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Map of avalanche zones of Catalonia 1:25.000

Catalog 1:25.000 scale

Títle

Edition

Year

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Miniature

(01) Val d'Aran nord

1

1997

8 MB

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(02) Val d'Aran sud

1

1997

9,8 MB

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(03) Pallaresa nord - Marimanha

1

1998

8 MB

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(04) Alta Noguera Ribagorçana - Vall de Sant Nicolau

1

2001

12,7 MB

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(05) Vall d'Àneu - Sant Maurici

1

2001

8,8 MB

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(06) Vall d'Àssua - Vall Fosca

1

2004

9,4 MB

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(07) Lladorre - Certascan

1

2005

7,6 MB

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(08) Vall Ferrera

1

2005

7,7 MB

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(09) Vall de Santa Magdalena - Torreta de l'Orri

1

2006

7,7 MB

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(10) Segre nord - la Llosa

1

2002

6 MB

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(11) el Cadí - el Port del Comte - Serra del Verd - Ensija

1

2005

10,3 MB

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(12) Cadí-Moixeró

1

2004

6 MB

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(13) Núria-Freser

1

2000

6 MB

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(14) Ulldeter

1

2002

5,3 MB

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CC BY
This cartography is under the Creative Commons Attribution 4.0 International license.
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Foreword

Avalanche mapping is one of the priorities of the ICGC's avalanche group. For this purpose, between 1996 and 2006 the Avalanche Paths Maps were drawn up. The collection includes 14 maps with a scale of 1:25.000 covering the Catalan Pyrenees. All of these maps have been published.

The Avalanche paths maps 1:25.000 are thematic maps on which the areas that could be affected by avalanches are represented. An avalanche path is one where, over time, avalanches of different dimensions have been triggered. Its boundaries are based on the maximum avalanche that can be determined from existing indicators (geomorphological, vegetation and historical).


The preparation process of these maps consists of three stages:

1. Photo-interpretation: this consists of the interpretation of vertical aerial photos and orthophotomaps taken when there is no snow, so that the morphology of the slopes and the different types of vegetation affected by avalanches can be better observed. Aerial photographs allow a global view of each avalanche path. Through observing characteristics of morphology, roughness of the terrain and vegetation, and with the help of slope maps obtained from the altimetric database, the boundaries of the zones affected by avalanches are established. Each of the maps shows the flights used for photo-interpretation.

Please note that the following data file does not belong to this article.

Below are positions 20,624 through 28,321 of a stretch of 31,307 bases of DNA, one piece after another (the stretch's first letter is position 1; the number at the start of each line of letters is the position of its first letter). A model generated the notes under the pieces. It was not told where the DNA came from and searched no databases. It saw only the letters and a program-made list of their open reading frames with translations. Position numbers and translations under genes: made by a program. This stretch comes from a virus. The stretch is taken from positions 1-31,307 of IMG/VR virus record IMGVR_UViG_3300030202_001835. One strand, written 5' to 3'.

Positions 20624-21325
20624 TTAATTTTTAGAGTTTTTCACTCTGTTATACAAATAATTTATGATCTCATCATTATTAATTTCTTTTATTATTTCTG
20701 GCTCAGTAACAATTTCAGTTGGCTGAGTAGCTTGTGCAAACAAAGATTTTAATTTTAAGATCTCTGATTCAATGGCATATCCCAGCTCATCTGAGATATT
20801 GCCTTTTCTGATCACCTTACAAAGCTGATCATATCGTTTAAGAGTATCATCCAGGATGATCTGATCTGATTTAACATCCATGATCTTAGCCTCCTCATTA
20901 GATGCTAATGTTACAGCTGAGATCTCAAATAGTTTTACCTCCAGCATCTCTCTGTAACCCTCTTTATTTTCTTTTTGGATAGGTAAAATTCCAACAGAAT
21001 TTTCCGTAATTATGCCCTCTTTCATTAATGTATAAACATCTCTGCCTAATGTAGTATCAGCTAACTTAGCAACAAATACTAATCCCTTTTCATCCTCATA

2. Interpretation in the field: this consists of identifying and describing the avalanche zones previously defined by photo-interpretation. This is carried out when there is no snow so as to correctly observe the slope's morphology. The field observation of detailed characteristics that cannot be discerned from aerial photos allows the delimitation of these avalanche zones to be completed, particularly with regard to their runout zones. The morphological description of each avalanche zone is included in the Avalanche database.

3. Population survey: this involves carrying out a survey among the population to obtain information about the different avalanche incidents (type, frequency, period of incidents, etc.), and their boundaries. This information comes from witnesses in the area, bibliographies, archives, data from the ICGC's nivo-meteorological observation network, countryside wardens and hikers in general. There are, however, areas that are scarcely inhabited and/or rarely visited where there is clearly a lack of information. This information is also included in the avalanche database.

All of the information is represented in the following way on the maps: the avalanche zones determined by photo-interpretation and field interpretation are shown in orange and the areas determined by surveys are shown in purple. Where the information overlaps, the colours are layered and result in a burgundy colour. The slide or small avalanche paths and those where it is difficult to individualise the avalanches, are represented by the same colours but in a lighter shade.